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Defining Evil in the Islamic tradition
24.02.2015
- Languages: it

"Toleranz wird zum Verbrechen, wenn sie dem Bösen gilt" (Tolerance becomes a crime when applied to evil), wrote Thomas Mann in 1924 in The Magic Mountain.

 

For one of the greatest writers and intellectuals of the twentieth century, therefore, a value that was almost universally shared was not, always and automatically, intrinsically positive. But first it is clear that we must define what we mean by ‘evil’, and establish the context within which it is conceived and made manifest.

 

IN BRIEF

 

  • Death represents the ultimate evil for the western secular world, while for Islam, it represents intervention of the divine will
     
  • War and violence were instrumental in the establishment of all of Weber’s ‘universal religions’
     
  • Today the term gihàd is widely used as a pretext by a vast number of fundamentalist terrorist organizations whose fanaticism is fuelled by the social and economic marginalisation

   


For Voltaire ‒ recalling, after the offences of "Charlie Hebdo", the conditioning presence of Pushkin’s Stone Guest in reference to an allegedly unfettered freedom of expression – Good and Evil were a problematic duo that he resolved by identifying Evil with death, so much so that he wondered how a God who claimed to act like a father towards his creatures could instead consign them to annihilation and allow them to be subjected during their lives to moral and material suffering.

 

For the philosopher to speak of God was to employ a rhetorical device, given his profound critique of all religions that degenerated into fanaticism, well expressed in his Philosophical Dictionary of 1764 when he declared "If we believe absurdities, we will commit atrocities."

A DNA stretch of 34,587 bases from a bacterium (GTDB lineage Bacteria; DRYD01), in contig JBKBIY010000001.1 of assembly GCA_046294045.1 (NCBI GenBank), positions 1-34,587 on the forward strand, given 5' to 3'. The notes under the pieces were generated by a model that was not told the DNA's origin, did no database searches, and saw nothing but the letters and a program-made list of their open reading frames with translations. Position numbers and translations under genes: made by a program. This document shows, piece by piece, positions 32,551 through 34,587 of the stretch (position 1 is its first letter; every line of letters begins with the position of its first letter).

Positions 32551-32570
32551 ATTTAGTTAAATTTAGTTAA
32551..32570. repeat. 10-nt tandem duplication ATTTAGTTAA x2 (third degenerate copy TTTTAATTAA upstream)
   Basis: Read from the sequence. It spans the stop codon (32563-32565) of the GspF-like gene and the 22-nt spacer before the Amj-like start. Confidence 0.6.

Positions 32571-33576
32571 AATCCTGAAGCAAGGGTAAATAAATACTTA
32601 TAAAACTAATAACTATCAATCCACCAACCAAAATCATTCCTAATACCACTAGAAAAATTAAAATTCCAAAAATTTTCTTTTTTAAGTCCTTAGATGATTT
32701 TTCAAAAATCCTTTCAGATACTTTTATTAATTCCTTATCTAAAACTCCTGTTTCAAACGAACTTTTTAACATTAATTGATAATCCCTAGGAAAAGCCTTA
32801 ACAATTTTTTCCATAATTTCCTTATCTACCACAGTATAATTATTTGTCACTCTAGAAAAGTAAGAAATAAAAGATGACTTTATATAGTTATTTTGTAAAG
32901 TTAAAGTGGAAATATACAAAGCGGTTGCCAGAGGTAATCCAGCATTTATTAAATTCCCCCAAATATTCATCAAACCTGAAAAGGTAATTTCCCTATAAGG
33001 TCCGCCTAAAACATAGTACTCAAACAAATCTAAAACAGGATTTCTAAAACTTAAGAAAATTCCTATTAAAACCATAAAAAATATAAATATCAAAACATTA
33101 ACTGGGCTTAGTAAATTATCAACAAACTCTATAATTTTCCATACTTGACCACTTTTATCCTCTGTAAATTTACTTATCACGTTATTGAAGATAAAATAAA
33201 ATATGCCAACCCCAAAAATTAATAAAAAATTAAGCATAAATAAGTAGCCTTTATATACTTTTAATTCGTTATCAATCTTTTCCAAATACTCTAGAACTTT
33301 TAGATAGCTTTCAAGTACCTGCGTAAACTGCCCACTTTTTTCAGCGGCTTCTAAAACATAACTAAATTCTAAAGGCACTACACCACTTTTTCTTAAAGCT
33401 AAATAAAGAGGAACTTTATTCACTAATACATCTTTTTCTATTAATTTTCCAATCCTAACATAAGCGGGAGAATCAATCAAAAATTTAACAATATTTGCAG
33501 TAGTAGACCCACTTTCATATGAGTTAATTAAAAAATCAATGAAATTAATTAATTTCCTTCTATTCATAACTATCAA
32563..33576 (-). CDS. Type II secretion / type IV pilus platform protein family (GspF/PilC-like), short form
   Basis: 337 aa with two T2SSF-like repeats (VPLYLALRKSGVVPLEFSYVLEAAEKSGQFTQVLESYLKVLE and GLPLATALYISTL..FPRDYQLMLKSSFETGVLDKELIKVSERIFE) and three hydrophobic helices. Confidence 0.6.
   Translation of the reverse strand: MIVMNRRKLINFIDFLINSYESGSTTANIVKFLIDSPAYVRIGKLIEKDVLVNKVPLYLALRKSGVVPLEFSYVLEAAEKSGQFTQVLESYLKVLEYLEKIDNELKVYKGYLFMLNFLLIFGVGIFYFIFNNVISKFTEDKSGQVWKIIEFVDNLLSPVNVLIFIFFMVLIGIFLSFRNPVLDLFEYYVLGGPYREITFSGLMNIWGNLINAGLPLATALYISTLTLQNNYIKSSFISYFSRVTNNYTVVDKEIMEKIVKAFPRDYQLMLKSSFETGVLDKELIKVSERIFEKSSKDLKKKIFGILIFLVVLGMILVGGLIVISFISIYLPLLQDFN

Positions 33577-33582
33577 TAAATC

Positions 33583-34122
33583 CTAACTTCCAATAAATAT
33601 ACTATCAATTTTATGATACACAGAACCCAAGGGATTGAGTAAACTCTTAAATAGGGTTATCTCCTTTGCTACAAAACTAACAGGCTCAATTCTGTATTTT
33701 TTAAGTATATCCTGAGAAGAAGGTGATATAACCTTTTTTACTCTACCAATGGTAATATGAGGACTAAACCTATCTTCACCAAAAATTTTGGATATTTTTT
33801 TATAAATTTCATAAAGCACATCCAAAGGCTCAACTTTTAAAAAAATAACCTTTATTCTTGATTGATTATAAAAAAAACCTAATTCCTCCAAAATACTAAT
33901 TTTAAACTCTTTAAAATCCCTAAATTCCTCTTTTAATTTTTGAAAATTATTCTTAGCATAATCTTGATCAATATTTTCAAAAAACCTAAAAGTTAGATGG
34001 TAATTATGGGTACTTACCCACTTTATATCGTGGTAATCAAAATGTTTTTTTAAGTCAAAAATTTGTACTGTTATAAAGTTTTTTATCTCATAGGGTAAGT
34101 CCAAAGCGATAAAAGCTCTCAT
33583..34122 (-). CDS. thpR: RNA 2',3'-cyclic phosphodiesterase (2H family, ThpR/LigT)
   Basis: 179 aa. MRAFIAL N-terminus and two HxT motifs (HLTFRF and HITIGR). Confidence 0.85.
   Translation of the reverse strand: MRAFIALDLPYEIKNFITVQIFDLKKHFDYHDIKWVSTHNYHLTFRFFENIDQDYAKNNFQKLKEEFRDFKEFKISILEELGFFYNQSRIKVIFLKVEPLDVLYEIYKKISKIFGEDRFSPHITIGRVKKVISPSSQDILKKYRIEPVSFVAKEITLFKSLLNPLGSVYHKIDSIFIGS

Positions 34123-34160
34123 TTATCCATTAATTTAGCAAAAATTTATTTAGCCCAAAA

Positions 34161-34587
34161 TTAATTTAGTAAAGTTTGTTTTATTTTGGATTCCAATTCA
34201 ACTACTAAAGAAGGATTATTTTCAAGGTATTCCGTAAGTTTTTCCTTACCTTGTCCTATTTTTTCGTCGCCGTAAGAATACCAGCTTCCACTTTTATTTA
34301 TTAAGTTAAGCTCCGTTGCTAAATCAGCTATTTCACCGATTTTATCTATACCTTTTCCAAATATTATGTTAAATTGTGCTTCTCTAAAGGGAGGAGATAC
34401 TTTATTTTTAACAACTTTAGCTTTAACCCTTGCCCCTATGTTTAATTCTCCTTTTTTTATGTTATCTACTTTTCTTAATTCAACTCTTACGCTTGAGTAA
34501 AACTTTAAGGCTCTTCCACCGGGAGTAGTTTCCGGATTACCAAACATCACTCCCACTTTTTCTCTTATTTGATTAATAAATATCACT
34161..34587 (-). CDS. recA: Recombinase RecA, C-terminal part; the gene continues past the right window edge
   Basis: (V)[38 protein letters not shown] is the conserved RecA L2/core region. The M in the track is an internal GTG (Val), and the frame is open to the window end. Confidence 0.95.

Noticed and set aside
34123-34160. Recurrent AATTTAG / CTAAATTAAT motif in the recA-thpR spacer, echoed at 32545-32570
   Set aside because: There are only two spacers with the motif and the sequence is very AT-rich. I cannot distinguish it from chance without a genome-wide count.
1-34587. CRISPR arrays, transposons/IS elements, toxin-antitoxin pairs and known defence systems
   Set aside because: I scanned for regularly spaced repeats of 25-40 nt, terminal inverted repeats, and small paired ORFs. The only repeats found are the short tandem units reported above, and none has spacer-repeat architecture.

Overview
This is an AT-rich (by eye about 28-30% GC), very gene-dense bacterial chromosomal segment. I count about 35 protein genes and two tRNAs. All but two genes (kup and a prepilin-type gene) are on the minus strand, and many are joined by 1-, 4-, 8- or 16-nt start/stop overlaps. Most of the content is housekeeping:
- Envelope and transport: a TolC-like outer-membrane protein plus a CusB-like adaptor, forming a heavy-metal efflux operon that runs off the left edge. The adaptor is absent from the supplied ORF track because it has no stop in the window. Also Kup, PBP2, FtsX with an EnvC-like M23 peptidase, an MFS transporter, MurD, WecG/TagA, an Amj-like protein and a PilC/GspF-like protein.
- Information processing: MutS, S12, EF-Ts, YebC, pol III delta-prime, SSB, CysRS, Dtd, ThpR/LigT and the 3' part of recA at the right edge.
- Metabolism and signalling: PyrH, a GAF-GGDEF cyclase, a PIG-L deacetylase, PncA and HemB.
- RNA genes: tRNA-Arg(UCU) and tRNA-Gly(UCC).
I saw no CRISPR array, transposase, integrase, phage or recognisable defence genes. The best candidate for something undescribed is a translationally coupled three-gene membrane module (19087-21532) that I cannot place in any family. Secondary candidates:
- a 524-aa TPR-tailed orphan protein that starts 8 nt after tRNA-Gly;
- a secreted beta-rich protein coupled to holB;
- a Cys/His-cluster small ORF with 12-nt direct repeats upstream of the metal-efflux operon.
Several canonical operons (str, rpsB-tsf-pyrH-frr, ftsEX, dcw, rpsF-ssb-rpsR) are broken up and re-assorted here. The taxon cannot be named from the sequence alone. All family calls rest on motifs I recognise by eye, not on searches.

For the prevailing – and not necessarily atheist or agnostic – Western secular world view, which modelled itself so closely on the Enlightenment, death is therefore the ultimate evil. Not just physical death but also the death of the ‘inalienable’ rights of Man: from the right to life to the right to political speech and organisation.

 

It is in this sense that it becomes impossible for the West to conceive the terrorist attack against "Charlie Hebdo" as anything other than absolute, unmitigated Evil. In other cultural contexts, however, Evil is given a different interpretation.

 

In the context of Islam – the last of what Max Weber called the 'universal religions'– even if dichotomous, Good and Evil have the same root. Good is one with the Divine will and Evil its transgression. That some godlike creature can be ontologically defined ‘Malign’ by definition is therefore nonsensical.

 

The devil (Shaytàn, Iblìs) is nothing more than a ‘poor devil’, who cannot act without the consent of Allah, even when engaged in the seductive task of whispering "into the hearts of men" (CVIX:5) to persuade them to disobey his commandments, as confirmed in the Koranic passage in which the devil reminds his creator "Thou hast led me into error" (VII:16).

 

Only through absolute submission to the Divine commandments (islàm) can Muslims hope that ‘the second death shall do them no harm’. It is easy to understand how the blasphemy and offence of God or his last prophet Muhammad, made explicit in the cartoons of "Charlie Hebdo", cannot be forgiven by the Muslims, who judge them as utterly Evil, even if they do not give rise to any legal obligation to punish the sinners violently, all the more so as they originated outside the Islamic world.

 

For Muslims there can be no possible scope for concurring with the phrase, falsely attributed to Voltaire, "I do not agree with what you have to say, but I'll defend to the death your right to say it", when these words vilify the basic Islamic principle of the shahàda, which proclaims the unity and indivisibility of Allah and Muhammad’s prophetic mission.
 

There is a widely-held belief in Western public opinion that violence and intolerance underpin Islamic thought. In the eyes of the West, Islam is infected by the notion of gihàd, implacably interpreted as the ‘holy war’ against non-Muslims, despite the fact that this connotation is, legally speaking, a minority view within Islamic law itself (sharì‘a) compared with the ‘devotion’ or ‘piety’ that believers must demonstrate to rid themselves of any vice or unworthiness.